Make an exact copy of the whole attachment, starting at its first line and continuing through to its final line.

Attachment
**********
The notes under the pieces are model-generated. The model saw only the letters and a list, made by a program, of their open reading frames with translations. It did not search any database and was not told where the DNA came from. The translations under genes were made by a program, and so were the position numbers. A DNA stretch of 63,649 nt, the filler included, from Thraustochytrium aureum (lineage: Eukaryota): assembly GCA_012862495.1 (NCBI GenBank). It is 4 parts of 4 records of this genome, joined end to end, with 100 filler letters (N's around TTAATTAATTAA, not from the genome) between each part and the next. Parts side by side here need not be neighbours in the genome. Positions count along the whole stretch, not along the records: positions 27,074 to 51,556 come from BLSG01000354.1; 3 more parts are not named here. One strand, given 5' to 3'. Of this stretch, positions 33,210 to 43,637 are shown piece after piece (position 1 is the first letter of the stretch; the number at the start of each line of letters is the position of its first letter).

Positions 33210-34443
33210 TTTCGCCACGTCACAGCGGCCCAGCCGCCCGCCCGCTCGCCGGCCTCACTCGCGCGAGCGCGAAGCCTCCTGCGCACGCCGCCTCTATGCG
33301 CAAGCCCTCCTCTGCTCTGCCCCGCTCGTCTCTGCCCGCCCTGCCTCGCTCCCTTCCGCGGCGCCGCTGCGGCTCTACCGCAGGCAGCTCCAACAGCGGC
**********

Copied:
The notes under the pieces are model-generated. The model saw only the letters and a list, made by a program, of their open reading frames with translations. It did not search any database and was not told where the DNA came from. The translations under genes were made by a program, and so were the position numbers. A DNA stretch of 63,649 nt, the filler included, from Thraustochytrium aureum (lineage: Eukaryota): assembly GCA_012862495.1 (NCBI GenBank). It is 4 parts of 4 records of this genome, joined end to end, with 100 filler letters (N's around TTAATTAATTAA, not from the genome) between each part and the next. Parts side by side here need not be neighbours in the genome. Positions count along the whole stretch, not along the records: positions 27,074 to 51,556 come from BLSG01000354.1; 3 more parts are not named here. One strand, given 5' to 3'. Of this stretch, positions 33,210 to 43,637 are shown piece after piece (position 1 is the first letter of the stretch; the number at the start of each line of letters is the position of its first letter).

Positions 33210-34443
33210 TTTCGCCACGTCACAGCGGCCCAGCCGCCCGCCCGCTCGCCGGCCTCACTCGCGCGAGCGCGAAGCCTCCTGCGCACGCCGCCTCTATGCG
33301 CAAGCCCTCCTCTGCTCTGCCCCGCTCGTCTCTGCCCGCCCTGCCTCGCTCCCTTCCGCGGCGCCGCTGCGGCTCTACCGCAGGCAGCTCCAACAGCGGC